In this section we present the characteristic microstructures of granitic rocks and mylonites exposed in the southeastern region of Brazil, belonging to the geological context of the Neoproterozoic Araçuaí orogen and the Paleoproterozoic Mineiro belt. The studied rocks include most biotite and biotite hornblende tonalite and granodiorite and minor granite showing similar signatures to magnesian, calc-alkalic, metaluminous to peraluminous magmas. As a representative of continental or oceanic magmatic arcs, these granitoids are composed of plagioclase, K-feldspar, quartz, biotite, hornblende, garnet, muscovite, and sillimanite as major phases and pyroxene, apatite, epidote, allanite, titanite, zircon, monazite, rutile, magnetite, ilmenite, hematite, Fe-Ti oxides, pyrite, chalcopyrite, pyrrhotite, and graphite as accessory minerals. Typical magmatic textures include concentric and oscillatory zoning and exsolution, while isolated deformation microstructures and biotite replacing hornblende represent late-magmatic features. On the other hand, widespread undulose extinction, mechanical twinning, deformation bands, and recrystallized grains register crystal-plastic deformation under a variable temperature condition. Pyroxene and garnet fish and quartz ribbons are microstructures that record the temperature peak, under granulite facies in mylonites. Indeed, unshaped quartz grains and extremely lobated phase boundaries indicate the partial melting process.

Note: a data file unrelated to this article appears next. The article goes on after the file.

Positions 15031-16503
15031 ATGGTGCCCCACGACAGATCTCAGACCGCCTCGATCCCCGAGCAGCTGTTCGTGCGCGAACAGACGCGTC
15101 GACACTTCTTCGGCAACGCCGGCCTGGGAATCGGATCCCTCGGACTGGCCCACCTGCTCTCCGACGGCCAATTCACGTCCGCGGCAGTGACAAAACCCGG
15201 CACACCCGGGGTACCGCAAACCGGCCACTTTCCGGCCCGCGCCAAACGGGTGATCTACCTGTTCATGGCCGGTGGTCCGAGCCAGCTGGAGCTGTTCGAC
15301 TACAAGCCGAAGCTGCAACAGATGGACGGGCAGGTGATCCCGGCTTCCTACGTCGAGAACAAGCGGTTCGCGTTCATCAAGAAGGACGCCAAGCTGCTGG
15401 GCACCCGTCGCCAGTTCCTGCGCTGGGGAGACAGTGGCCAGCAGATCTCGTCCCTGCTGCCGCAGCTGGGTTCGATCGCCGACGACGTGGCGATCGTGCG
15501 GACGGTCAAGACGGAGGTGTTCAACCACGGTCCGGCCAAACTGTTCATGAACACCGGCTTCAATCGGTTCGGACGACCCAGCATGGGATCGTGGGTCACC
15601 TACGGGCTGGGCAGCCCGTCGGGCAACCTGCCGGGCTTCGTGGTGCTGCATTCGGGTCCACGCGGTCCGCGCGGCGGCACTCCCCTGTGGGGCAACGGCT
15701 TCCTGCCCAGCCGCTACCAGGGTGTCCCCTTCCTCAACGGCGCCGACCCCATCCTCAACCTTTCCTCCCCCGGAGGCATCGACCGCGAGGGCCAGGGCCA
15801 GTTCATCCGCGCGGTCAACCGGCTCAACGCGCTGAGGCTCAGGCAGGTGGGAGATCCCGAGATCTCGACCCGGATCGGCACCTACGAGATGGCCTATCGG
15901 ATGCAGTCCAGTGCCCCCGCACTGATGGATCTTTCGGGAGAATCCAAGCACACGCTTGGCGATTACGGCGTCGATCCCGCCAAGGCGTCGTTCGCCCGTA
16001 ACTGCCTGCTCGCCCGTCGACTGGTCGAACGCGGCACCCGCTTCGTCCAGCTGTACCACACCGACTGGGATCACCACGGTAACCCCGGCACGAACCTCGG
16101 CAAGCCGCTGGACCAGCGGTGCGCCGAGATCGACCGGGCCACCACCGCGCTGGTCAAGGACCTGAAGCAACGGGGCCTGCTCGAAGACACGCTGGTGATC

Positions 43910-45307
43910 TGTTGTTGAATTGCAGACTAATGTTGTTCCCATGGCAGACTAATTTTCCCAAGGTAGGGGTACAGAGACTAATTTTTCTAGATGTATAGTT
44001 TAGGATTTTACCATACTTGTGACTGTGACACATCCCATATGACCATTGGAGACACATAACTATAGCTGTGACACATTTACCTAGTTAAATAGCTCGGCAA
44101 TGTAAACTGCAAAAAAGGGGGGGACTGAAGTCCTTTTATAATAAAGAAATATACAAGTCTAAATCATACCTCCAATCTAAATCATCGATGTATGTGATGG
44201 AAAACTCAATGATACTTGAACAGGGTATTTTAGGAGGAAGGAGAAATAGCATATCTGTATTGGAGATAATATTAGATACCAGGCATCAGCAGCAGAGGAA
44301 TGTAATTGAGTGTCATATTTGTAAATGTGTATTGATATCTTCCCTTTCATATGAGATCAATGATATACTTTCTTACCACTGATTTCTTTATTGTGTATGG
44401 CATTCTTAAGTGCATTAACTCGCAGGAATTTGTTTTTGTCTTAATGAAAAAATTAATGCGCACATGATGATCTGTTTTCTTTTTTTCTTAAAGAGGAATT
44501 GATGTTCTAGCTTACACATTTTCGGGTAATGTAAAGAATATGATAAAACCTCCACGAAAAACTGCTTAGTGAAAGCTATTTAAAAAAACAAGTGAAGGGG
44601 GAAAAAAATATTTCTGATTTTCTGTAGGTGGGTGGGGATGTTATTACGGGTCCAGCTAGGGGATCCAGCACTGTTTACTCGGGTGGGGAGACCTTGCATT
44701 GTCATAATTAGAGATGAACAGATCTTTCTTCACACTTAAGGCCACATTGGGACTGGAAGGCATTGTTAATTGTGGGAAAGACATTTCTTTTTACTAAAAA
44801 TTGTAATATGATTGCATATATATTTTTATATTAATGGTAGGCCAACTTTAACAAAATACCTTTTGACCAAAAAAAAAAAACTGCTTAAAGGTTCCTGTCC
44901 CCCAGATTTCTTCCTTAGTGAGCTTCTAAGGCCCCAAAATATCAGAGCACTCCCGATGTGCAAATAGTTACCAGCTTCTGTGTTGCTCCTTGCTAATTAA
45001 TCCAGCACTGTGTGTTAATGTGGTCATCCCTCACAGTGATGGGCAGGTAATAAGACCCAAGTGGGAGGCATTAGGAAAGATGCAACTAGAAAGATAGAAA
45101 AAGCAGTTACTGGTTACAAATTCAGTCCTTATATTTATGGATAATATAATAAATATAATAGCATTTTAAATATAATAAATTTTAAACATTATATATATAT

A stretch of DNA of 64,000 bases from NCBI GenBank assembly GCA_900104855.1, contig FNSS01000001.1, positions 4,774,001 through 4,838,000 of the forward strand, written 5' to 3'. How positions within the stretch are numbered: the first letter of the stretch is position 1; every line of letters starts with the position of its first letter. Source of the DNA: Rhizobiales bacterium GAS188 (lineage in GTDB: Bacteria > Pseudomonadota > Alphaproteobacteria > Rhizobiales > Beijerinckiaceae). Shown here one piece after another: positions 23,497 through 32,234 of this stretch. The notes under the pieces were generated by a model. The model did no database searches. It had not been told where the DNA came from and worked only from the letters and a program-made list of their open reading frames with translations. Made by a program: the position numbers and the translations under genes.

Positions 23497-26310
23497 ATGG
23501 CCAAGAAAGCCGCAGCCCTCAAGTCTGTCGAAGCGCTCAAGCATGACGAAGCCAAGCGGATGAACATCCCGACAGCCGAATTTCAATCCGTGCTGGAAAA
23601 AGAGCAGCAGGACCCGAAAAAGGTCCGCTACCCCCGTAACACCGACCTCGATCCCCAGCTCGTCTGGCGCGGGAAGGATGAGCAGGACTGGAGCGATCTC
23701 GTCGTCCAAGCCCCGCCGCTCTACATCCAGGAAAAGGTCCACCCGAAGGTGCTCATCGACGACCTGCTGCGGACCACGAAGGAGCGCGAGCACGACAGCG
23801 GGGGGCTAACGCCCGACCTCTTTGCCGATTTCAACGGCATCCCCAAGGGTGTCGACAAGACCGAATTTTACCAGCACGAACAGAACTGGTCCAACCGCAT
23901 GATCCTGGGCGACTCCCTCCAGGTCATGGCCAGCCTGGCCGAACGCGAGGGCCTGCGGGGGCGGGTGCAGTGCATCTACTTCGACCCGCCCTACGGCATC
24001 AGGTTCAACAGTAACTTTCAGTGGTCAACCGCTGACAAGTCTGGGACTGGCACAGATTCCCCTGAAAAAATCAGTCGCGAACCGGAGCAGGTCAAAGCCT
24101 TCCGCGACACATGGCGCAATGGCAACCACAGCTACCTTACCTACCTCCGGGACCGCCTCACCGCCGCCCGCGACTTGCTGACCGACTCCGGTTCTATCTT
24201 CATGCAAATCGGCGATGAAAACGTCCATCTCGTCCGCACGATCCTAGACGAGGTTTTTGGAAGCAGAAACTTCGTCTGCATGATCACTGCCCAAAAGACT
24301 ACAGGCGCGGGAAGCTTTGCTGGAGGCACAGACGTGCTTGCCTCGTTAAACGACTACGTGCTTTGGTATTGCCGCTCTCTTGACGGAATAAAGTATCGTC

Part of the book: Geochemistry